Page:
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01.09.2009 | Otology | Ausgabe 9/2009

European Archives of Oto-Rhino-Laryngology 9/2009

Influence of bone morphogenetic protein-2 on spiral ganglion neurite growth in vitro

Zeitschrift:
European Archives of Oto-Rhino-Laryngology > Ausgabe 9/2009
Autoren:
Stefan Volkenstein, D. Brors, S. Hansen, A. Minovi, M. Laub, H. P. Jennissen, S. Dazert, A. Neumann

Abstract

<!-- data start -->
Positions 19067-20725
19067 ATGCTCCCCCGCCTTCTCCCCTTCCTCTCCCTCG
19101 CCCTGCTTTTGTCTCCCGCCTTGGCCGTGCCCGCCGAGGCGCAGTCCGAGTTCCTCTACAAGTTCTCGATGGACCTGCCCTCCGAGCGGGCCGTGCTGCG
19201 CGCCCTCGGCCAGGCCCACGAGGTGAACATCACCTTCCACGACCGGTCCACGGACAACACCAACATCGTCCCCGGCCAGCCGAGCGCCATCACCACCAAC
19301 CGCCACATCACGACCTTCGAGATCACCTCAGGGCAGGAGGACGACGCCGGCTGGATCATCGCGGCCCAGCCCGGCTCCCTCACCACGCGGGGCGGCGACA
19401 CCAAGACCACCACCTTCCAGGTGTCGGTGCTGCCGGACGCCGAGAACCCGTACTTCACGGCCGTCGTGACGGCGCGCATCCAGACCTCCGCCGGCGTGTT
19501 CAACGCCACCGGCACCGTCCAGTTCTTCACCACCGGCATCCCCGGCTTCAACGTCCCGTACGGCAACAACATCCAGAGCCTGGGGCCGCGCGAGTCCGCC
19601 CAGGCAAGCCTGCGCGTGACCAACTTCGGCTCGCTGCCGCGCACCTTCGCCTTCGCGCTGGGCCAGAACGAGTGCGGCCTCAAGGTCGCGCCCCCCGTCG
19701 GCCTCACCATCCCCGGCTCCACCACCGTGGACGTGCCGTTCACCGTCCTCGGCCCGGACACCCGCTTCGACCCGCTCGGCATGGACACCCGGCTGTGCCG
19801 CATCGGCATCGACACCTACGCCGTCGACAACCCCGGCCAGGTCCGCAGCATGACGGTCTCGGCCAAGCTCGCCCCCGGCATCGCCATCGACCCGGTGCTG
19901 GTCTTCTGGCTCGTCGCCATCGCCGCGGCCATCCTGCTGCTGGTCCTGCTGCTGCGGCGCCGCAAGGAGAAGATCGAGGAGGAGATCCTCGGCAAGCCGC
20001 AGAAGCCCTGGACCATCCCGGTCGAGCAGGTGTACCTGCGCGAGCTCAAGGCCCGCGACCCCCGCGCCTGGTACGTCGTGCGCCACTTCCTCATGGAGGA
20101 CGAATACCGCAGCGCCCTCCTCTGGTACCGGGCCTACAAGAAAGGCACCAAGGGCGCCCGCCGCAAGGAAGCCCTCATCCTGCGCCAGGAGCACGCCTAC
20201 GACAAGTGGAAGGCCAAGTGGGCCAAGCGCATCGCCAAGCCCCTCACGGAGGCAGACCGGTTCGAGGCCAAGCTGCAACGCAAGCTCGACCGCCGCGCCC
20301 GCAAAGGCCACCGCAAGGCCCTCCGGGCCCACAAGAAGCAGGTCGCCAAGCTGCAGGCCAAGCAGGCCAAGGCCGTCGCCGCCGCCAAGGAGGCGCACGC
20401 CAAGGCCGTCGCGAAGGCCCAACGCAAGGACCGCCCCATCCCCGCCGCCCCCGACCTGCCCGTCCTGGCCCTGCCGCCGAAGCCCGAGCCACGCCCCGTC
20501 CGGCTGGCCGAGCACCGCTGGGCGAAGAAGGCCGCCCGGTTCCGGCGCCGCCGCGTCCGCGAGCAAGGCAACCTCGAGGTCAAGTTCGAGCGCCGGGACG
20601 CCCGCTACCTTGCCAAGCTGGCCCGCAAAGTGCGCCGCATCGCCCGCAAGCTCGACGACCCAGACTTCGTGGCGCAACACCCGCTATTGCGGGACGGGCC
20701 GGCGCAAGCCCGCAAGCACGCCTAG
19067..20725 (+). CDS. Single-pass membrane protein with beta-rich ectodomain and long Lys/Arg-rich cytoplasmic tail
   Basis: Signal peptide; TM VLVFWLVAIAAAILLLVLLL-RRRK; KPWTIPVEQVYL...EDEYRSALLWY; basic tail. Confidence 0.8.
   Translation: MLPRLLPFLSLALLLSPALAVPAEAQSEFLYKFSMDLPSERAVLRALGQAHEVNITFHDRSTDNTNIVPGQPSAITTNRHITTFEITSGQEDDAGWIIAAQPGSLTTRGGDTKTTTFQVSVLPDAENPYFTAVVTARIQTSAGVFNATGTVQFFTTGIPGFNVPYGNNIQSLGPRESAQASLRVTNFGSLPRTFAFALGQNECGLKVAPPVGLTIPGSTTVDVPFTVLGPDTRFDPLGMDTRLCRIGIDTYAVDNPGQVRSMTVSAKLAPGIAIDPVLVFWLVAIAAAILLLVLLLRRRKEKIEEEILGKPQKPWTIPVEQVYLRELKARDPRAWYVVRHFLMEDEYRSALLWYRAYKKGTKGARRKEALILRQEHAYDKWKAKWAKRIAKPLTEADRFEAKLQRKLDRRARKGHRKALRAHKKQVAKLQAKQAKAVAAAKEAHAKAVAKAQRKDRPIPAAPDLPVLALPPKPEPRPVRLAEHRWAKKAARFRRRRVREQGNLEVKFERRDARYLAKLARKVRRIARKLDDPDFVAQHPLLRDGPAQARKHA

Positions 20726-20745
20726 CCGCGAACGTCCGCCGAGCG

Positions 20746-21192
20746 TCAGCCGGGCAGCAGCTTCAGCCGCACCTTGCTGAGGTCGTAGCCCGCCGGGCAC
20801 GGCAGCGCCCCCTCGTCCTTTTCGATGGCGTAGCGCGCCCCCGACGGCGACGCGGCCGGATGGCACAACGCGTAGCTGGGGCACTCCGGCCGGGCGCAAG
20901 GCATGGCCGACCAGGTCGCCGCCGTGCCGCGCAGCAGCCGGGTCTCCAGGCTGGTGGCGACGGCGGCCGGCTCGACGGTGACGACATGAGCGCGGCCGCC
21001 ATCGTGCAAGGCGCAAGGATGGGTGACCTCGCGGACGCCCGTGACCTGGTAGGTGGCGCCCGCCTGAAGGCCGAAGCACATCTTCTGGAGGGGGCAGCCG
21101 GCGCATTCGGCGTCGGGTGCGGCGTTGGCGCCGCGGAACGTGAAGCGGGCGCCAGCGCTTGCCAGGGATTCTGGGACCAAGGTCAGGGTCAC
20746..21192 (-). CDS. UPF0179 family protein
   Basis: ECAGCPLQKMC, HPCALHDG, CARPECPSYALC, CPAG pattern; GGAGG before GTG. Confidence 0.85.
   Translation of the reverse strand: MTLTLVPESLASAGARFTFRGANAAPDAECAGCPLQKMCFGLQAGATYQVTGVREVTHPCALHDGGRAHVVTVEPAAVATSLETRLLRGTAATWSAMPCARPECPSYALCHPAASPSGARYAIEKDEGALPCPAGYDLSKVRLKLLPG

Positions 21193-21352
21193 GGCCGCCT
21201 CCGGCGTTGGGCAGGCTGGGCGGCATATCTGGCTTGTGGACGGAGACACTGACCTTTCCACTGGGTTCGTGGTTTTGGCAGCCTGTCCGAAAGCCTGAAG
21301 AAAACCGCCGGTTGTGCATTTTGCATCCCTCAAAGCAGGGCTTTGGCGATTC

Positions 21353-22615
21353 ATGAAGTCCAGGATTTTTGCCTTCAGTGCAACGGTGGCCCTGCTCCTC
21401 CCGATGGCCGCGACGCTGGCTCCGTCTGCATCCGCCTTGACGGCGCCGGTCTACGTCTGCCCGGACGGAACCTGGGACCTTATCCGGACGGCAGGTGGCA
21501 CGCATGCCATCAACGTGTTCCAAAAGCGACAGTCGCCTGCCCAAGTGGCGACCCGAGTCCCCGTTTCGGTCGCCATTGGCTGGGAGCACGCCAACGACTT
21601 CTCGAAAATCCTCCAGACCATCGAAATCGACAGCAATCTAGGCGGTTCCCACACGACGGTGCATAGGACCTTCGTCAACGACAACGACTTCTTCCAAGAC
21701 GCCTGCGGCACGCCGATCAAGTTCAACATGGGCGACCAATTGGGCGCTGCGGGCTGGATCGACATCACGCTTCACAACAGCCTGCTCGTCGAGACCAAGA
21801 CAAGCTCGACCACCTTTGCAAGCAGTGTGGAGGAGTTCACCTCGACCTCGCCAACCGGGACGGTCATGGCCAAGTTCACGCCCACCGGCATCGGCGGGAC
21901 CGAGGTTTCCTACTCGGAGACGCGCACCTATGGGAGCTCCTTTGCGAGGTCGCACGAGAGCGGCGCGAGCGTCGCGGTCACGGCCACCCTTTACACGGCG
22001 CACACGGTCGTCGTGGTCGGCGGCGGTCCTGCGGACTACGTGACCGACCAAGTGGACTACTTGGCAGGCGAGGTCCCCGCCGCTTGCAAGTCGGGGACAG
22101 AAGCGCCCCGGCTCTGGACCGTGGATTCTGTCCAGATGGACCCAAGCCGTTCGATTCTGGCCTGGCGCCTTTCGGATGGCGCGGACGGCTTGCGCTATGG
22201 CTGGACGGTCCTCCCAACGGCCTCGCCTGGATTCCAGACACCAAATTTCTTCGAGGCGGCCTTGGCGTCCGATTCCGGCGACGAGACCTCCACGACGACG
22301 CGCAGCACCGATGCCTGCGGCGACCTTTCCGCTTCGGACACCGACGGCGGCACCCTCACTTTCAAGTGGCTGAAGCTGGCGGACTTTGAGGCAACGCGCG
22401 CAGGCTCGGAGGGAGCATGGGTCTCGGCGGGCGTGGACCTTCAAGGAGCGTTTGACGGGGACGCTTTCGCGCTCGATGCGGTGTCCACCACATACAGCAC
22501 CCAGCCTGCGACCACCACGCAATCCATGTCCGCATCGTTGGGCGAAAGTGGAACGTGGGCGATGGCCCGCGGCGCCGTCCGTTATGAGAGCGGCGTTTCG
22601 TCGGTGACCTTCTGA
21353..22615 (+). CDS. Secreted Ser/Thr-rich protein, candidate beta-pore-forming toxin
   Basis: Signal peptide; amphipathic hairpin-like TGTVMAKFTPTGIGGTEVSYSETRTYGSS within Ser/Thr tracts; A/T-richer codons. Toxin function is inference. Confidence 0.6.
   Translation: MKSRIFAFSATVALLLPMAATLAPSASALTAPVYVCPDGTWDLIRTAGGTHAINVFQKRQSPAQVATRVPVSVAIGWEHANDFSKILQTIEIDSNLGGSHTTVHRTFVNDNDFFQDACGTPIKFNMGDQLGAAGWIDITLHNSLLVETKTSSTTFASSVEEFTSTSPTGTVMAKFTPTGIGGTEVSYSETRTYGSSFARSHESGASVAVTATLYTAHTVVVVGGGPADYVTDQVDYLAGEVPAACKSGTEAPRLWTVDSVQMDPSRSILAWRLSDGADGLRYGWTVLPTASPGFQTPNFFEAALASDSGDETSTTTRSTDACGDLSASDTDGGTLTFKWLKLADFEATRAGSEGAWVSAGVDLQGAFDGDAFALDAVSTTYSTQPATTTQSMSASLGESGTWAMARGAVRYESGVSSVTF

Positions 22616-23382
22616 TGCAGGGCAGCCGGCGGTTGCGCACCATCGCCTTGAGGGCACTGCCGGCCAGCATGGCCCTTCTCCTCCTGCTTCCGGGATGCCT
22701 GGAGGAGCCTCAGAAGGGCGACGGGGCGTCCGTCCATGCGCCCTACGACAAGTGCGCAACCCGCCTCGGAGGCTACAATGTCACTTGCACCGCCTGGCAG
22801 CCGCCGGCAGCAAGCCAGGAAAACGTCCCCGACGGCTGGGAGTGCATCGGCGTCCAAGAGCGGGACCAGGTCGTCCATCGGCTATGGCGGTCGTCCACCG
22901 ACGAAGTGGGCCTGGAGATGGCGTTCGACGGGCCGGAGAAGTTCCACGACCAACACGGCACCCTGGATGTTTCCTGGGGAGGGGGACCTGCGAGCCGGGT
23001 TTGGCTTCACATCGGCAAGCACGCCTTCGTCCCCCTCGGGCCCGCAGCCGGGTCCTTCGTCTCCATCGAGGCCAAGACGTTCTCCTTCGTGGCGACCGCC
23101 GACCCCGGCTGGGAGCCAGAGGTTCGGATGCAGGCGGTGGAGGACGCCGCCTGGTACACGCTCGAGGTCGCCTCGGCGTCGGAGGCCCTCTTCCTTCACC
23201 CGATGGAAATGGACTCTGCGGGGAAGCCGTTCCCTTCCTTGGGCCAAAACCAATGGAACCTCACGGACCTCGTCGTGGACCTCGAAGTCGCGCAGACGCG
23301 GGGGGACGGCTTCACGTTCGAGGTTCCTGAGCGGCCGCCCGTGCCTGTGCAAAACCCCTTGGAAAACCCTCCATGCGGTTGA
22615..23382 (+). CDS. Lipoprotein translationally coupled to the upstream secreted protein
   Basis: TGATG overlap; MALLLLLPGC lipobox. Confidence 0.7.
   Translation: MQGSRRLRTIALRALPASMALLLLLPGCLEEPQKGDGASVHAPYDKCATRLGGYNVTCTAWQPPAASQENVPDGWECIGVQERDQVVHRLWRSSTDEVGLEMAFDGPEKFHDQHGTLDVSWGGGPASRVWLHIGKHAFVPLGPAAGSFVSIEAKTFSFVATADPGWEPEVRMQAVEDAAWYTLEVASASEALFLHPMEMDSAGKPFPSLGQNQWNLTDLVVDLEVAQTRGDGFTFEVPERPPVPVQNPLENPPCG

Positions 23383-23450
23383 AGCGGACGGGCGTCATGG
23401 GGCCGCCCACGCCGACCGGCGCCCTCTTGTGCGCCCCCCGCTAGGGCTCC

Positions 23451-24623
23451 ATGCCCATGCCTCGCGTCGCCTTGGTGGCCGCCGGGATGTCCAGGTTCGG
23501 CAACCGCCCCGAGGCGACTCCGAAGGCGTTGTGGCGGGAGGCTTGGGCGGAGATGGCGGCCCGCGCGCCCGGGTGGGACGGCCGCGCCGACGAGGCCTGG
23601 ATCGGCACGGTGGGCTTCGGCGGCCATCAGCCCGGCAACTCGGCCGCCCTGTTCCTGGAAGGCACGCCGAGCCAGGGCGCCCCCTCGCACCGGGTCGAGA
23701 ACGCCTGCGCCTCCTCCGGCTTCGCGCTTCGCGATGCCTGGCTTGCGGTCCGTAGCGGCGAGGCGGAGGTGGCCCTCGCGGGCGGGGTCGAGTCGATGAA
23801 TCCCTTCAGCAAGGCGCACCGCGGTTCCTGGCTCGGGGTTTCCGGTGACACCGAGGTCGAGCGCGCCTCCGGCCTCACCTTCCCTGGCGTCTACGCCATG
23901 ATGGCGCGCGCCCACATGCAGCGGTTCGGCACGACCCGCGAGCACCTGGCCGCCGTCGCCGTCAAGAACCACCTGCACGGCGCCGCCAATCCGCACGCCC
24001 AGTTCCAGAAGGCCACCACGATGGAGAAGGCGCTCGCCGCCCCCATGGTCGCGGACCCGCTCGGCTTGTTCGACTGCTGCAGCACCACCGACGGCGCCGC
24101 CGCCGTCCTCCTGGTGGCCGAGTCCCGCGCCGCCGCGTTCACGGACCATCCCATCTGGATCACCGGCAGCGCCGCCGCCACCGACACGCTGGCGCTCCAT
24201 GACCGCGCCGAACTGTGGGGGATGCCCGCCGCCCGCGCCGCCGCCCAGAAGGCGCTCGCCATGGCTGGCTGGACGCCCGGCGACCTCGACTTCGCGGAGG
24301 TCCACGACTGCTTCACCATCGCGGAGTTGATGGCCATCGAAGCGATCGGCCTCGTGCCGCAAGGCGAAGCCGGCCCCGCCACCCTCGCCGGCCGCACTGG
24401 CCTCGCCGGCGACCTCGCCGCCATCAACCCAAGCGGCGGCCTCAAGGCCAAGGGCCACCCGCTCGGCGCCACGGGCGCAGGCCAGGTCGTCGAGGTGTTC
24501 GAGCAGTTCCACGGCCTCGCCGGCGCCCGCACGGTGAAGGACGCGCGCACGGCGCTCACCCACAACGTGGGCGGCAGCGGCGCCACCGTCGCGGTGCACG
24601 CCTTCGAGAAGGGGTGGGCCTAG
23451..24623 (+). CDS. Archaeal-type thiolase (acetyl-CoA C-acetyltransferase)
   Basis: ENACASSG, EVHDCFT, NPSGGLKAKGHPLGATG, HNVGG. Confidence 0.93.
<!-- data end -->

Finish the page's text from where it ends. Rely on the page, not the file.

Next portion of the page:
Recombinant human bone morphogenetic protein-2 (rhBMP-2) is a growth factor of the transforming growth factor-β superfamily. Members of this protein family are involved in the development of various mammalian tissues, including the inner ear. As their notations indicate, they also have well-known effects on bone formation and regeneration. In this study, we examined the influence of rhBMP-2 on spiral ganglion (SG) neurite growth in vitro and showed the presence of its most preferred receptor BMPR-IB in spiral ganglion cells both in vitro and in vivo. SG explants of postnatal day 4 rats were analysed for neurite length and number after organotypical cell culture for 72 h, fixation and immunolabeling. Different concentrations of rhBMP-2 were used in a serum-free culture media. Neurite growth was compared with control groups that lacked stimulative effects; with neutrophin-3 (NT-3), which is a well-established positive stimulus on neurite length and number; and with combinations of these parameters. The results display that neurite number and total neurite length per explant in particular concentrations of rhBMP-2 increased by a maximum factor of two, while the mean neurite length was not affected. NT-3 demonstrated a much more potent effect, delivering a maximum increase of a factor of five. Furthermore, a combination of both growth factors shows a predominant effect on NT-3. Immunohistological detection of BMPR-IB was successful both in cell culture explants and in paraffin-embedded sections of animals of different ages. The results show that rhBMP-2 is, among other growth factors, a positive stimulus for SG neurite growth in vitro. Most growth factors are unstable and cannot be attached to surfaces without loss of their biological function. In contrast, rhBMP-2 can be attached to metal surfaces without loss of activity. Our findings suggest in vivo studies and a future clinical application of rhBMP-2 in cochlear implant technology to improve the tissue/electrode interface.

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